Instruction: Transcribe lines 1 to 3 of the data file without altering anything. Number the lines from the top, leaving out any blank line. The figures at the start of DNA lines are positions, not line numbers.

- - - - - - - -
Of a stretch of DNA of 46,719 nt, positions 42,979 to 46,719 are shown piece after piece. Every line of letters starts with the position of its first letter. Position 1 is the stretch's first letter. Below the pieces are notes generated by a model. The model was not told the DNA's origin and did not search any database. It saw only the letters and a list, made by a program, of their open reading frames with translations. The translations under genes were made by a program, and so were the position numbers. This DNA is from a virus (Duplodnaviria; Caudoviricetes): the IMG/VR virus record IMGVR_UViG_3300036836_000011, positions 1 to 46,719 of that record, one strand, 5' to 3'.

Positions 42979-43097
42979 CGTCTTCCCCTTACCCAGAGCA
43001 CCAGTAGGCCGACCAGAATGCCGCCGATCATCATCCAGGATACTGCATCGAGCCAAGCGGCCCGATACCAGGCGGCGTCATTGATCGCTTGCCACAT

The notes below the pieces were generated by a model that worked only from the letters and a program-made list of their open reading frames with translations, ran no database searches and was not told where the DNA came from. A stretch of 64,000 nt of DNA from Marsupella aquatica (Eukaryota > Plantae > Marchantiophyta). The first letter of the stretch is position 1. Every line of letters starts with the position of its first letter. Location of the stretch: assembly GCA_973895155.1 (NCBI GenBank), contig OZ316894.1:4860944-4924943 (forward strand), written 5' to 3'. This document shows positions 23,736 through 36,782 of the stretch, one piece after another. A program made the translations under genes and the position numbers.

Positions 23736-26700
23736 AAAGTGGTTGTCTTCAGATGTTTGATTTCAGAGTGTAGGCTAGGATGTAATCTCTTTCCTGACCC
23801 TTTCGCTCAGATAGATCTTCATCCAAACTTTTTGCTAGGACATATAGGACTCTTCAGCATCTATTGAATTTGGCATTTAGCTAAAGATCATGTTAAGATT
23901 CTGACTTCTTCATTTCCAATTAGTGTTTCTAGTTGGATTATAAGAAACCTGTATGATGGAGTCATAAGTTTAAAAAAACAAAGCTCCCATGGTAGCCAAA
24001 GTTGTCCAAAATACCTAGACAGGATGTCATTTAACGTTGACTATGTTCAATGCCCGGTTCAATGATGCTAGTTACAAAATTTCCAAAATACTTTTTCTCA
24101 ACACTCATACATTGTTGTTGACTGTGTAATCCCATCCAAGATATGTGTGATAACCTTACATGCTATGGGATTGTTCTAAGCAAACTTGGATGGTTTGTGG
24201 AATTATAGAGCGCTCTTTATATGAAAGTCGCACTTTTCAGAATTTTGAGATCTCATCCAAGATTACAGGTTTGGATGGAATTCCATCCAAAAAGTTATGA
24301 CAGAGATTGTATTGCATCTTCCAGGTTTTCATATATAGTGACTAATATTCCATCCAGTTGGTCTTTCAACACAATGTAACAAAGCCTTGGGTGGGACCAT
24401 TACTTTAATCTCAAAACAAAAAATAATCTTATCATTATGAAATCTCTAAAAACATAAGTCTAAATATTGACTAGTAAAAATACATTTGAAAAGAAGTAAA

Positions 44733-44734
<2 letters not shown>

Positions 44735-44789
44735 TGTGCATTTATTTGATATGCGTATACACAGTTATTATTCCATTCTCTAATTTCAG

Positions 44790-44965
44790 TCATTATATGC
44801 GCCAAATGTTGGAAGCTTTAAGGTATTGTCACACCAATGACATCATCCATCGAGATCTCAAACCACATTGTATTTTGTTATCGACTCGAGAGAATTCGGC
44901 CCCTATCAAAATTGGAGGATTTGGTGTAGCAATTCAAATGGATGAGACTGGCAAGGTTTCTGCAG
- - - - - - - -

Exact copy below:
Of a stretch of DNA of 46,719 nt, positions 42,979 to 46,719 are shown piece after piece. Every line of letters starts with the position of its first letter. Position 1 is the stretch's first letter. Below the pieces are notes generated by a model. The model was not told the DNA's origin and did not search any database. It saw only the letters and a list, made by a program, of their open reading frames with translations. The translations under genes were made by a program, and so were the position numbers. This DNA is from a virus (Duplodnaviria; Caudoviricetes): the IMG/VR virus record IMGVR_UViG_3300036836_000011, positions 1 to 46,719 of that record, one strand, 5' to 3'.

Positions 42979-43097
42979 CGTCTTCCCCTTACCCAGAGCA